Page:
The first session on the final day of the Conference explored Muslim Cultural Heritage. There were 2 presentations, one in Arabic language and one in English, based on the theme of Islamic Architecture. Dr Spahic Omar, a Bosnian National and Assistant Professor at International Islamic University, spoke on Islamic Architecture and the Prospect of its Revival. The paper concluded that Islamic architecture embodies the message of Islam through its multidimensionality. It both facilitates the Muslim’s realization of Islamic purpose and its divine principles on earth, and promotes a lifestyle generated by such a philosophy and principles. Kamil Khan Mumtaz, famous architect of Pakistan and former Head of the Department of Architecture at National College of Arts, Lahore, delivered his concluding remarks on the paper. The second paper was in Arabic language and covered the distinctive features of Islamic Civilization. Dr Mazhar Moeen, Principal Oriental College, University of Punjab, and Dr Khaliq Dad, Head, Department of Arabic, University of Punjab, jointly concluded the session.

The second session of the day was based on the theme of Inter Civilizational Dialogue. Dr Naveed Yazdani, Director, School of Professional Advancement, presented his paper on “From Modernity to Postmodernity: A Historical Discourse on Western Civilization. He covered the historical paradigm of Modernity and Postmodernity. He also analyzed the behavior of Western Civilization in this context. Memoona Sajjad, (pen name of Maryam Sakeena) addressed on “Fraternity of Civilization: Prospects for Dialogue and Search for Common Thread”.  She refuted the idea of the Clash of Civilizations and said that Islamic history is rich in narratives of pluralism, tolerance and peaceful co-existence with diverse communities. Muhammad Suheyl Umar, Director, Iqbal Academy, Lahore, concluded the session and said that role of Islamic tradition is most important in this postmodern age.

The third session of the day was titled Islamic Civilization: Emerging Issues and New Horizons. First presentation was a comparative study on religious pluralism based on the research of Dr Farooq Hassan, Assistant Professor at NED University of Engineering & Technology, Karachi. The topic of the research paper was “Pluralism in Islam: A Comparative Study with Western Pluralism”. Second presentation was a joint presentation by Dr Muhammad Iqbal Majooka and Habib Elahi Sahibzada from University of Hazara, Mansehra. Their research was on the “Resources of Muslim World: A Reflection on the Muslim World’s Resources, Their Development and Utilization”. The third presentation was delivered by a UMT faculty member in Department of Social Sciences, Nighat Noureen on the topic of “Islamic Globalization: An Urgent Need of the World”. Session Chair, Dr Syed Sultan Shah, Head, Department of Islamic Studies, GC University, Lahore, concluded the session.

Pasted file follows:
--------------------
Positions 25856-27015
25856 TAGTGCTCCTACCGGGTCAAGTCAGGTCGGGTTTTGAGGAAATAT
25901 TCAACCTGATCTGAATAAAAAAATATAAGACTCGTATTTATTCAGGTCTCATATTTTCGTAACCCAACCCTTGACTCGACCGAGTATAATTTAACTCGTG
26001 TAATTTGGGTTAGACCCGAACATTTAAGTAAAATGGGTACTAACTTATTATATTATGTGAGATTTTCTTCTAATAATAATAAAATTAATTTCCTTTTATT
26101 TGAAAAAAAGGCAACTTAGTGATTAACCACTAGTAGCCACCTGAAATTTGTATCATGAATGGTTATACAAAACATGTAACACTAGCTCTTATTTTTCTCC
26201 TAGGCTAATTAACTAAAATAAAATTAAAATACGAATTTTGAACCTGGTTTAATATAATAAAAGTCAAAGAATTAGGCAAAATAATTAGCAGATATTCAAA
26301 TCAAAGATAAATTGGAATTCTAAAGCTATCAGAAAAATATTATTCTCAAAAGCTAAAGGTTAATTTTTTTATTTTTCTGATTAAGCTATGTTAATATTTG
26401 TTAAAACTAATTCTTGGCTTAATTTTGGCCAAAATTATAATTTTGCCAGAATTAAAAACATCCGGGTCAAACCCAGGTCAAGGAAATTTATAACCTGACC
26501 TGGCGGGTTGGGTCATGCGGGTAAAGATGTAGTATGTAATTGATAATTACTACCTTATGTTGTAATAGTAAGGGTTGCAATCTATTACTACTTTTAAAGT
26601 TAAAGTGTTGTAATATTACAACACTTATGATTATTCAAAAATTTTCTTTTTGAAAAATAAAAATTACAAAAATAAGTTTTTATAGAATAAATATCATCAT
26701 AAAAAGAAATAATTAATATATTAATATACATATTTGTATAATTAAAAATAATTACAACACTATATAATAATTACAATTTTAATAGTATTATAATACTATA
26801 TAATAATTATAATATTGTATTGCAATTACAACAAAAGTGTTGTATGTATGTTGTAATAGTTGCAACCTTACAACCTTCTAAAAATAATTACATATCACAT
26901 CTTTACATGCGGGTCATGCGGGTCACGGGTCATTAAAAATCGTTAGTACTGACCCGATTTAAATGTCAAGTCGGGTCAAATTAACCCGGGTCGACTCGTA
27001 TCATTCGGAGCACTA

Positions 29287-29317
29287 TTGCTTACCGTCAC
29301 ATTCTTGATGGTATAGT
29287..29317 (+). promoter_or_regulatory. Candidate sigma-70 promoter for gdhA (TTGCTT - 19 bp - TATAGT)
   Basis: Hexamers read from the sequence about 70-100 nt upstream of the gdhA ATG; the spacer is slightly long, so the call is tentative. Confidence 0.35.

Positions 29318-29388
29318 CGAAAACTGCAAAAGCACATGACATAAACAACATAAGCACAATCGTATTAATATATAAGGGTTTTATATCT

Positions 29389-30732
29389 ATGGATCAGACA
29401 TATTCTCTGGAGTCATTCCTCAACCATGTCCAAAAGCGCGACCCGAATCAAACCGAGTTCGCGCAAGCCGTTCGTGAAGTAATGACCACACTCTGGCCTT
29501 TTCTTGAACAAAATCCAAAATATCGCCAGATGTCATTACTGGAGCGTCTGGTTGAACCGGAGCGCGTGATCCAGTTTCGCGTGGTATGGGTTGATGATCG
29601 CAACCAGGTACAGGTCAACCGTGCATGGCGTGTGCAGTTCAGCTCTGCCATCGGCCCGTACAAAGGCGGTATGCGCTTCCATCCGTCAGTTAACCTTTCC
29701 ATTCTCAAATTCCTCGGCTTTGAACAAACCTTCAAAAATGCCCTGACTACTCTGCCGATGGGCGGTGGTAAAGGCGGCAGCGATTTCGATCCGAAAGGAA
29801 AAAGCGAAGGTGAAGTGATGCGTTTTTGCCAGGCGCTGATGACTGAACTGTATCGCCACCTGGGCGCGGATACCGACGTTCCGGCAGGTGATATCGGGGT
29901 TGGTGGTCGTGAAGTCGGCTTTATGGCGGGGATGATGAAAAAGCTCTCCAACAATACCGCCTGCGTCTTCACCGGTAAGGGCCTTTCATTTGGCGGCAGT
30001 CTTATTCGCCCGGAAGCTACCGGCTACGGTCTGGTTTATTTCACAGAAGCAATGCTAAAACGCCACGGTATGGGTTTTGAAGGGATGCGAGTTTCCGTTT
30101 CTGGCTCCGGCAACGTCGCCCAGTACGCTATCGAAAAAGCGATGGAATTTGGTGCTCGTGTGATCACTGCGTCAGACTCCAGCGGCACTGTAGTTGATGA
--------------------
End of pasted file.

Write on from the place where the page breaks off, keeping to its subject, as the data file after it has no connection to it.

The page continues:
The final and last session of the Conference was based on “Islam and Postmodernity”. Sabina Shah, Lecturer at Department of English Language and Literature at University of Hazara, presented her paper on "Cultural Invasion through Media War: Islamic Civilization and the Challenge of Post modernity". Her paper encompassed the notion of post-modern life in Islamic world. She emphasized that importance of mass media in the post-modern world is beyond any doubt. She was of the view that through mass media, the Occident is trying continuously to impose its sensibilities on the Oriental mind. Dr Muhammad Zaid Malik, Assistant Professor at International Islamic University; Islamabad expressed his views on the topic of Post-Modernity and Crisis of Muslim Identity. Dr Zafar Iqbal, Head Department of English Language and Literature, UMT, chaired and concluded the session.

At the end, Dr Muhammad Amin Saqid vote of thanks and announced the closing of the Conference. All the working sessions were followed by question and answer sessions and souvenir presentation.

The Conference was attended by research scholars, intellectuals, educators, enlightened members of the general public. The research papers read out during the conferecne focused on a wide range of issues confronting Muslim societies and deliberated upon ways to combat the social, political and economics challenges faced by them.